Somehow, even learning that some poor sop was on the outs with his girlfriend became more interesting when Lottie could tell Xandria about it. The scandalized look on the woman’s face as she excitedly whispered back felt rewarding.

“You don’t have to whisper, it’s not like anyone can hear us in the kitchen,” Lottie told her with a laugh one evening.

“Oh, you.” Xandria playfully whacked the agent with a towel.

“Alright, alright, I’ll behave,” Lottie lifted her hands placatingly.

“You’d better,” the maternal enlil replied with a satisfied nod.

Somehow, Lottie had melted into a routine and this had become her new life. Without noticing it, the half-velen had melted into this enlil-laicar family to the point that the members acted as if she had been there for years instead of a short month. She sat on the roof of her host family’s home one night, gazing up at the stars.

This life she had fallen into was temporary, Lottie tried to remind herself. She had to find Harper, or eventually give up looking so that she could go back to Terminus and deal with Eden. The mere thought of leaving behind her new life ached. Staying here had become a sort of balm for the pain the lost of her former home had caused. Another such loss was not ideal, perhaps even intolerable.

Still, living in this house with these people would hinder any progress. Lottie had saved up enough to move into a cheap apartment. Establishing some distance from this family was probably a good thing, the spurii admitted to herself a bit sullenly. Leaving would be less painful if she got used to a little distance. Lottie tried to forbid herself any silly daydreams of staying in Aridus forever.

“Admiring the stars?” The question pulled the agent from her thoughts.

Lottie twisted to look over her shoulder and see who had spoken.

Xandria stood there, holding a kerosene lamp, lighting her kind features.

“Yeah. Thinking about the future.”

The enlil approached, sitting near Lottie. “What do the stars have to say about that?”

The agent turned her head to examine the night sky once more. “I’m not sure. On the one hand, I need to move on with my life, see if I can find Harper. On the other, I like it here.”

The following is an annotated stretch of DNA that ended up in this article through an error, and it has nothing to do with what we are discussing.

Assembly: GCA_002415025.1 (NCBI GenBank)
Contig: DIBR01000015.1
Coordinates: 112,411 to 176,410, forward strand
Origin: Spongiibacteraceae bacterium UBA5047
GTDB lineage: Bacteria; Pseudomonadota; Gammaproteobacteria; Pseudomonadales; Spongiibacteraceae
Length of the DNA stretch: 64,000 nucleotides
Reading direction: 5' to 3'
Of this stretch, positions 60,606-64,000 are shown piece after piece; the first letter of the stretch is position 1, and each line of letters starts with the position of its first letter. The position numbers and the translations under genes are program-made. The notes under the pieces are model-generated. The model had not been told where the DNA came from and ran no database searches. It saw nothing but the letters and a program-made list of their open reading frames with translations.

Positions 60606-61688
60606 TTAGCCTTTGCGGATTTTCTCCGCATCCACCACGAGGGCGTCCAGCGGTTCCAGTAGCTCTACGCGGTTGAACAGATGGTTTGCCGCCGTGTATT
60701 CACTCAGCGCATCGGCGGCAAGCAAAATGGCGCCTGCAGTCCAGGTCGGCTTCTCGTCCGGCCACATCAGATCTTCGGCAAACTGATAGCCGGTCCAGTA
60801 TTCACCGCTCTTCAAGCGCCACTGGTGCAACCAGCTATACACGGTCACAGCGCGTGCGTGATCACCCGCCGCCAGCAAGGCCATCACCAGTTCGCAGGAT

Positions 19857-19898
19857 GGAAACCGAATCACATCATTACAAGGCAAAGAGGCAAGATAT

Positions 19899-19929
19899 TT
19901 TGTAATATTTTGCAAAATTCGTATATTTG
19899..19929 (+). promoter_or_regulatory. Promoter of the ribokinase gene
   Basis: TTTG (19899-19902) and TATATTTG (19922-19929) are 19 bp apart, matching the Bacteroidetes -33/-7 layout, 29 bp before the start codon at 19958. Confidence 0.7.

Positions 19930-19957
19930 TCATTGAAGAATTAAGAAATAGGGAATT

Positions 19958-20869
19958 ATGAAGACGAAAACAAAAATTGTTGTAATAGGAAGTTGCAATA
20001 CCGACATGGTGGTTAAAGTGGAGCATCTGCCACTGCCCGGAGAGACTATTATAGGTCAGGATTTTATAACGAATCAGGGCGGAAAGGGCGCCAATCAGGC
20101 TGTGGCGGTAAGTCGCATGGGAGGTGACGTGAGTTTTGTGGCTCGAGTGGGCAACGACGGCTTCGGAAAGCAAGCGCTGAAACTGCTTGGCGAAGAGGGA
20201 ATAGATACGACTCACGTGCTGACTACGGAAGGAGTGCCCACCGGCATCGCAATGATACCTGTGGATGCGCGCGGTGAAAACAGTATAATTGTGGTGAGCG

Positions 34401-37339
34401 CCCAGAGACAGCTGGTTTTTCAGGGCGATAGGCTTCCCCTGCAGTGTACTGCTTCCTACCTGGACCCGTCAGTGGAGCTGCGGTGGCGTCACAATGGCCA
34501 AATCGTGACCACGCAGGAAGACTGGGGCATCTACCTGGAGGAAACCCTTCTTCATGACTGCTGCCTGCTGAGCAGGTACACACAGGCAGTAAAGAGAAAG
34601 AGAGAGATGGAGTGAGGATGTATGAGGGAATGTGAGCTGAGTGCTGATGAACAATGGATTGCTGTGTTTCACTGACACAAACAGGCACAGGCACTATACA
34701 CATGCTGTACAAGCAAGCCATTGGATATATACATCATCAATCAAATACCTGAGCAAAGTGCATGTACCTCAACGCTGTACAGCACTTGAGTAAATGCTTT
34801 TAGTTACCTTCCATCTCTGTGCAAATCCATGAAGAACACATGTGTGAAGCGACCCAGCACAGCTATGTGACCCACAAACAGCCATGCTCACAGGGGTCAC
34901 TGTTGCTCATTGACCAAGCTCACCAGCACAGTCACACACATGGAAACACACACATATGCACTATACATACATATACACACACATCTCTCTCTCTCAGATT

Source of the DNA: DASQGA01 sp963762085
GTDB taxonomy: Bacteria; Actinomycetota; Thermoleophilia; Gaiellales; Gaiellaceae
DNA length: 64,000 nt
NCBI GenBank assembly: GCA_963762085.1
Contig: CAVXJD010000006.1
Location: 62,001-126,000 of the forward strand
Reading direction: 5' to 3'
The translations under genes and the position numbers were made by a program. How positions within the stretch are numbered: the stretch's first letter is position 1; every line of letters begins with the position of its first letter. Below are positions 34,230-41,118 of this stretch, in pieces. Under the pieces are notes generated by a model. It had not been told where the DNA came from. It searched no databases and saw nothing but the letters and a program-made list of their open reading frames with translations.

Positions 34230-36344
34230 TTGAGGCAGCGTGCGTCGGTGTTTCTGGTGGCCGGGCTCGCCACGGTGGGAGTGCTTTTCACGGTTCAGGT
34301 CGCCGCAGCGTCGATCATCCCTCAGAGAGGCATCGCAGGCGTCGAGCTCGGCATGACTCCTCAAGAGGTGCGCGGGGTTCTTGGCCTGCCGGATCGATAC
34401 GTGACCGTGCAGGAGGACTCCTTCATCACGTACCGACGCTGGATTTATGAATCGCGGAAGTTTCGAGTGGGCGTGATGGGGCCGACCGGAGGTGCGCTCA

“Your friend?”

“Sort of. He got into some trouble back in Terminus and ran. He’s hiding out somewhere here. Catching up with him has been such a pain. He’s a bit of a troublemaker. Fell in with the wrong crowd, I think.” Lottie wrapped her arms around her shins and rested her chin on her knees.

“A rogue then. It might be tricky finding him. He could be anywhere by now.”

“Yeah.” The agent sighed quietly. “I don’t even know if I want to find him anymore.”

“If he doesn’t want to be found, it may be best to just say your prayers for him and move on,” Xandria advised, not unkindly. “The Vis will watch over him. You don’t have to be the one that looks out for him.”

Lottie remained quiet, thinking about the enlil’s words.

“Moving on doesn’t have to mean skipping town, but for some people that’s what they’ve got to do and you should respect that. For you, getting on might just mean a change in goals.”

Or a change in career, Lottie thought. She nodded and scooted a bit closer to Xandria. The enlil wrapped an arm around the agent’s shoulders and gave her a comforting squeeze.

“I know you haven’t talked a lot about what your life was like before you came here, and we haven’t wanted to press, but do know that you’re welcome to stay here while you figure out what to do next regardless of what you were doing before you came.”

“Thank you, Xandria,” Lottie said quietly, almost whispering. Her eyes watered. When had the desert begun to feel like home? When had the thought of losing this family become so painful?